All their food now had to be torn from the infertile earth or the fickle waves of the sea. Sometimes they went hungry, but not often. The ancient ways of the islanders had almost gone, but not quite. Old techniques were recalled, old ways re-mastered. It was a hard life, but they were alive. Only the ugly scenes at the docksides and on the waves as refugees were turned away marred their triumphs. Sometimes they were not turned away, though they did not set foot on the shore.

But it worked, that and the culling of birds. The sickness did not come.

“I was right, love. I was right, and we are safe,” he said to her, holding her tight in the cold night. “When this is over, we can make a new world, love, a purer world. A better one.”

He slept soundly, his warm arms clasped tightly about her. She lay there, eyes open, unblinking, listening to the wind howl in from the sea to screech unimpeded over the hard stone and sodden peat of the island. The ancient zinc roof rattled. Sleep did not come, it never did.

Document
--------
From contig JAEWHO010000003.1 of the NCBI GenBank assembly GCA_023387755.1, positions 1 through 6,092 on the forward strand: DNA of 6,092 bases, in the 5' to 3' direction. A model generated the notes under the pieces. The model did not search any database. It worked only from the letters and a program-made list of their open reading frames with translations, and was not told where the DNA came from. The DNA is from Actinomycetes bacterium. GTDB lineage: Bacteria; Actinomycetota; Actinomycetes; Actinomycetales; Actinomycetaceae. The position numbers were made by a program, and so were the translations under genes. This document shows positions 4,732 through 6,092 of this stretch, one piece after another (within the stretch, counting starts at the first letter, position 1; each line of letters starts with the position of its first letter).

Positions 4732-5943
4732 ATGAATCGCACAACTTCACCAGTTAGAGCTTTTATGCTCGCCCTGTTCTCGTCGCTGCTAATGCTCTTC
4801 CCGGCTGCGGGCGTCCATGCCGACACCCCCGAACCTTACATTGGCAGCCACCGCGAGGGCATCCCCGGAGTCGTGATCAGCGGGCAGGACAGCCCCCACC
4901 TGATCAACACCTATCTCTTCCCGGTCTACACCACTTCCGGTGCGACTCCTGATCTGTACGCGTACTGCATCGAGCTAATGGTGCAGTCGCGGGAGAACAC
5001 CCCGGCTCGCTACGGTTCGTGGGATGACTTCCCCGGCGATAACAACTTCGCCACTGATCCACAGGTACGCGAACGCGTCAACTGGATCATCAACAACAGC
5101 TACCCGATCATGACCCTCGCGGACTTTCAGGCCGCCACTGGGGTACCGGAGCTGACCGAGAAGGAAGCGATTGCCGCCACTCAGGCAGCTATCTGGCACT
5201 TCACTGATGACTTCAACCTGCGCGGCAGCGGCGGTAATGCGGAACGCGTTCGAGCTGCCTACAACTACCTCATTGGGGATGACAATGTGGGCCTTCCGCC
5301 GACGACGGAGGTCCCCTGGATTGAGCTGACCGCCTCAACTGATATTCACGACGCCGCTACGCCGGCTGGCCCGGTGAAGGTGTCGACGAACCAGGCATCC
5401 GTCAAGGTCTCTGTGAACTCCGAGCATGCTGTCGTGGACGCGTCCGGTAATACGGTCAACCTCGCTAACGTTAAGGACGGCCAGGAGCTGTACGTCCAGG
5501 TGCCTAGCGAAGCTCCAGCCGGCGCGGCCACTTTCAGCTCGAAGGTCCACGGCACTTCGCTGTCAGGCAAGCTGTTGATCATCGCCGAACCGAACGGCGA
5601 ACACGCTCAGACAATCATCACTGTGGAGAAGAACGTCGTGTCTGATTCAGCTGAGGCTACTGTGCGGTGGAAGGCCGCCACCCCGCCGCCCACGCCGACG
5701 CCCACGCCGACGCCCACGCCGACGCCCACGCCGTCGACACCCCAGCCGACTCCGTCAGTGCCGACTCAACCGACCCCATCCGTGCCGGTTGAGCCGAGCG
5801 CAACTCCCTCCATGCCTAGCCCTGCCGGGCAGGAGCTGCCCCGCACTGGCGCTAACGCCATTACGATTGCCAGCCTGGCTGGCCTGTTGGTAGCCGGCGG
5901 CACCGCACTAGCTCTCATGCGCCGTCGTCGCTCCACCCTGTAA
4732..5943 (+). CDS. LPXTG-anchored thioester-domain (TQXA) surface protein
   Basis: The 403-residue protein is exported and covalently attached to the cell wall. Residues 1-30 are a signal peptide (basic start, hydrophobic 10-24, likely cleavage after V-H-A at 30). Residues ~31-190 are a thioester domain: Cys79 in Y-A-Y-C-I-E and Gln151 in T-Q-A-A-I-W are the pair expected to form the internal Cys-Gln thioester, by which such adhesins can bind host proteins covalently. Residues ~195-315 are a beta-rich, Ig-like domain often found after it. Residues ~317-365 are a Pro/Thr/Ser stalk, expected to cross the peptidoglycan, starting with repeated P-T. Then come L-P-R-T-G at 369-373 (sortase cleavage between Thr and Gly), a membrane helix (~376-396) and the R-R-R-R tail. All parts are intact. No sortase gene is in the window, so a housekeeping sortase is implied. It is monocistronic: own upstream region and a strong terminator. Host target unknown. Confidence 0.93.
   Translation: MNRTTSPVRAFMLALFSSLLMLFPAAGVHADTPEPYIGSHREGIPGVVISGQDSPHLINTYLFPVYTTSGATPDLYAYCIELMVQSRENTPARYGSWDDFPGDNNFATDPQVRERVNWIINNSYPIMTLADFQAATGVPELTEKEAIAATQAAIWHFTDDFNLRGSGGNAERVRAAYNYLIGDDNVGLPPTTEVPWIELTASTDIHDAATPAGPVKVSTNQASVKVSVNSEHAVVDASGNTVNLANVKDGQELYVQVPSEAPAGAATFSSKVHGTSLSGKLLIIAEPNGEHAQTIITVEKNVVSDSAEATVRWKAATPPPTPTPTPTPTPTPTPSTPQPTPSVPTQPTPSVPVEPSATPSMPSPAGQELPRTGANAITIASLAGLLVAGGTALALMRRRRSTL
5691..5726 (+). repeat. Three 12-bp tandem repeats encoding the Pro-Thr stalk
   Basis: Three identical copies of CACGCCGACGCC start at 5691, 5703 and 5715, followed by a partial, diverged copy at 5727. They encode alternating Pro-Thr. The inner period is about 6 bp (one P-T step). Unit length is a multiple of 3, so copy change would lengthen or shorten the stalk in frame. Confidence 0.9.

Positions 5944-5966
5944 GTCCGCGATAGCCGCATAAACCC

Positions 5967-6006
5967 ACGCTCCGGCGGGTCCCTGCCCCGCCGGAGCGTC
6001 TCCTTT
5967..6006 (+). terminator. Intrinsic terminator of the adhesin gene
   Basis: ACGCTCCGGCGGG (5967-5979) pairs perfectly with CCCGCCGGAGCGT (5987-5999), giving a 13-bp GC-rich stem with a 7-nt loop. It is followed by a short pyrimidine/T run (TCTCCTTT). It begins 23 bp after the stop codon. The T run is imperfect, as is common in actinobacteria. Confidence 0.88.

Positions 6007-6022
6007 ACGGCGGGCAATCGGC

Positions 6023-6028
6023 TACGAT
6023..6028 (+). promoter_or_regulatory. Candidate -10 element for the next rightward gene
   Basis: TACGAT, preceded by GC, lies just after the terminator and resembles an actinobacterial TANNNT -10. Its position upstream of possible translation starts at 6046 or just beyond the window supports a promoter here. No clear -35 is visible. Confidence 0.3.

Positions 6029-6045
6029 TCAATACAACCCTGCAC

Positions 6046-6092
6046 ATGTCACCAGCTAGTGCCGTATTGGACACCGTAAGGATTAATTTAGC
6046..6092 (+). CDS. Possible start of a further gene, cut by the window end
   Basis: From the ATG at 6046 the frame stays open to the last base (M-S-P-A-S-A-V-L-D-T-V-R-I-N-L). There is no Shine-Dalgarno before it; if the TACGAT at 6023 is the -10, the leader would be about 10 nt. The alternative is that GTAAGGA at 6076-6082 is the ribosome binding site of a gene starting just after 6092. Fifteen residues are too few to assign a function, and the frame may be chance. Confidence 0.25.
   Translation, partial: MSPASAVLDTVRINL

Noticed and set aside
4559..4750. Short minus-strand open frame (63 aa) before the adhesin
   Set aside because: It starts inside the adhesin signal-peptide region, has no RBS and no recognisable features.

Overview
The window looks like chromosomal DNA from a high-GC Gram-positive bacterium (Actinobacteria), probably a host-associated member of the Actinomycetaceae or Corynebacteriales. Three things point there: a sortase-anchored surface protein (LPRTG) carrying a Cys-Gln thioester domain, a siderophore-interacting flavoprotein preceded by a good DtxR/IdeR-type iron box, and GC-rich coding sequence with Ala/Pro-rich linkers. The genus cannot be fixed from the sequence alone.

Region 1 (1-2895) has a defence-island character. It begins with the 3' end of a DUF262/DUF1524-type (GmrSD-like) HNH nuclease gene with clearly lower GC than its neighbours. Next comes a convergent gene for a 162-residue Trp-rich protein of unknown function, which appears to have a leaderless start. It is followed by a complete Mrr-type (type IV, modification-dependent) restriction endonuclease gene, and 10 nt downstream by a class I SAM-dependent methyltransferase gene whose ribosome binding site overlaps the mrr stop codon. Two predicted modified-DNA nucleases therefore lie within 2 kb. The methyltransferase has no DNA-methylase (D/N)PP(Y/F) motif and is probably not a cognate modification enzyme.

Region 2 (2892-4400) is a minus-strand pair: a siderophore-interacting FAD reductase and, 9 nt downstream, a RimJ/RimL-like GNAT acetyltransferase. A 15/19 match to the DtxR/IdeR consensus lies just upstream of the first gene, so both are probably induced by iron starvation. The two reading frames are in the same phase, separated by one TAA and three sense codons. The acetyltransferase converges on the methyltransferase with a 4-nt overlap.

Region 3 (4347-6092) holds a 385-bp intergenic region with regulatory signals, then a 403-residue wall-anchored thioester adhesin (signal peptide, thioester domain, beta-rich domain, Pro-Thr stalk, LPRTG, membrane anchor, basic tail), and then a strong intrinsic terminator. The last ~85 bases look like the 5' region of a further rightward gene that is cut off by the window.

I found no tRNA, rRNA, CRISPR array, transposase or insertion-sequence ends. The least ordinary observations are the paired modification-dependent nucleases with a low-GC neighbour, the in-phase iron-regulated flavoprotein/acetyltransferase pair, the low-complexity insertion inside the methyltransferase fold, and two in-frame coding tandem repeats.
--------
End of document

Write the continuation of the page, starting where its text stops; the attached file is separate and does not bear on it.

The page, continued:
She awoke early after a few hours of snatched, grey rest. It was late summer, she knew, though she herself had stopped counting the days long ago, for the room was full of light, the island’s harsh light that pressed down mercilessly through the flat sky for twenty hours of every day. She looked at her husband’s face: bearded now, craggy, all softness burnt from it by the wind and sun. The city worker he had once been was long gone. His cracked hands curled a little, and he smiled as he slept. He looked like a stranger to her. A dull pain passed through her heart.

She rose quietly and went outside. The sun was coming up, low in the east, breaking over the cloddish mountains of the island’s interior. Below pink clouds the sun’s rays coloured the newly ordered fields a subtle copper, and the long, pale grasses of the moors danced like light reflected off gold. The sun struck off the loch, turning the surface of the water into a sheet of hammered silver. Sometimes, like this, she almost found it beautiful.